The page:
<testplans dir=”${basedir}” includes=”CreateOrder.jmx”/>
                <property name=”” value=”xml”/>
                <jvmarg value=”-Xmx1536m”/>

Generate HTML and JUnit-XML reports from the JTL results file by using an XSLT transformation.

<target name=”report” depends=”test”>
             <xslt basedir=”results/jtl” destdir=”results/html” includes=”*.jtl” style=”${basedir}\jmeter-results-detail-report_21.xsl”/>   

<target name=”unit” depends=”test”>
            <xslt basedir=”results/jtl” destdir=”results/unit” includes=”*.jtl” extension=”.xml” style=”${basedir}\jmeterUnitReport.xsl” />

In the YAMAL configuration, first, we need to change pool vmImage to ‘windows-latest’. This command defines the type of machine where tests will execute.

After that, we need to add pipeline steps.

The first step will be executing ant:

– task: Ant@1
  displayName: Execute JMeter script
    buildFile: ‘build – Create_Customer.xml’ 
    publishJUnitResults: false 
    javaHomeOption: ‘JDKVersion’ # Options: jDKVersion, path

  • The display name is the step name in the console log. This is used for easier debugging of the failed steps.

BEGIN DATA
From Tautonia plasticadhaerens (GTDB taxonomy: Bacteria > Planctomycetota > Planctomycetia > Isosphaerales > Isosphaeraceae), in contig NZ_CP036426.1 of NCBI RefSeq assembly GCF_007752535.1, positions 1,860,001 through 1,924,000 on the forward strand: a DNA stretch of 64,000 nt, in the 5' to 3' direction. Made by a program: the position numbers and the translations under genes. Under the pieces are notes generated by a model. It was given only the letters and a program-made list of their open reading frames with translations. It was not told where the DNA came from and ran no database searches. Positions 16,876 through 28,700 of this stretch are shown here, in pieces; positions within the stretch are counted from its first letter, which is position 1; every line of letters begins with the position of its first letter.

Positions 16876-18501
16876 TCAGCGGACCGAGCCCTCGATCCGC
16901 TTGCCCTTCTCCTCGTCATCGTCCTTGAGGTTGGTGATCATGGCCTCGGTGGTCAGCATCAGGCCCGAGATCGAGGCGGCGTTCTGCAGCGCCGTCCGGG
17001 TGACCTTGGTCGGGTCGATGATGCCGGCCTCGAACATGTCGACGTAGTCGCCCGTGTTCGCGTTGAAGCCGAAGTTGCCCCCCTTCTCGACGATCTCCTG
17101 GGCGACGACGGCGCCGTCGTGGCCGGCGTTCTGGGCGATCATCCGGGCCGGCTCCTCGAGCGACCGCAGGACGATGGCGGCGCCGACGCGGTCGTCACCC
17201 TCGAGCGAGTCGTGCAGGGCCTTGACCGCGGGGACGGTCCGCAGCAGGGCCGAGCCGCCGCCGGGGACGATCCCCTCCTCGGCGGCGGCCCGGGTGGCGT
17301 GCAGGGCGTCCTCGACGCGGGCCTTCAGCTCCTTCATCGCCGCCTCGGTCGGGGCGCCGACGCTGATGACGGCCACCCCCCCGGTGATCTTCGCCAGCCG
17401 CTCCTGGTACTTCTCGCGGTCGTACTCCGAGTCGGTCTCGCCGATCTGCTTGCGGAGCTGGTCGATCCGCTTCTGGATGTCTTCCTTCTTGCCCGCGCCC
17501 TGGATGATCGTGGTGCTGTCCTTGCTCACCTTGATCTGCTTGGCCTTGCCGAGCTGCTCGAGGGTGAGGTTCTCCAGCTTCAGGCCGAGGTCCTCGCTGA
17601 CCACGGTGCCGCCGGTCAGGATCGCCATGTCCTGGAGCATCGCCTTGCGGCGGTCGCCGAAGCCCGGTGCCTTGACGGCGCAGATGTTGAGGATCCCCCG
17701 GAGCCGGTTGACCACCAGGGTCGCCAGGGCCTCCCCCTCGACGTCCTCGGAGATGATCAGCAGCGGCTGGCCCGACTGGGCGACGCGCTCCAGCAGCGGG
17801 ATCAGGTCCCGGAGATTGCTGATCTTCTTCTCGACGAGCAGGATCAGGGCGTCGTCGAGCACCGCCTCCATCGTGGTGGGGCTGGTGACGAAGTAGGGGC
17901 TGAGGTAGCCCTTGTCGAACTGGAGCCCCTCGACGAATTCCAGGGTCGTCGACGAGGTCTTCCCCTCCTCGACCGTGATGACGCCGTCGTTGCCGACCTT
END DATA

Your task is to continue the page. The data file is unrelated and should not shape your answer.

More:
• Build file is our ant script that needs to be executed.
  • Publish JUnit results is false in my case because I don’t want to have results.
  • Java home option is setting the path of the JAVA_HOME.

The second step will be preparing the test results for email sending:

– task: CmdLine@2
  displayName: Prepare test results
    script: |
      cd D:\a\1\s\results\html
      powershell -command “\”$(Get-    Content Create_Customer.html)\” > report.html”.

This step executes batch commands to eliminate all new rows for the email, and create a new file ‘report.html’.

The third step will copy the content from the report.html file and will place it into a variable with a name ‘html’

– task: FileContenttoVariable@2
  displayName: Set test results as variable
    FilePath: ‘D:\a\1\s\results\html\report.html’
    VariableName: ‘html’
    AddNewlines: false

The fourth step will publish the test results from the executed tests and make visual representation in Azure DevOps.

– task: PublishTestResults@2
  displayName: Publish JMeter test results
    testResultsFormat: ‘JUnit’
    testResultsFiles: ‘results/unit/Create_Customer.xml’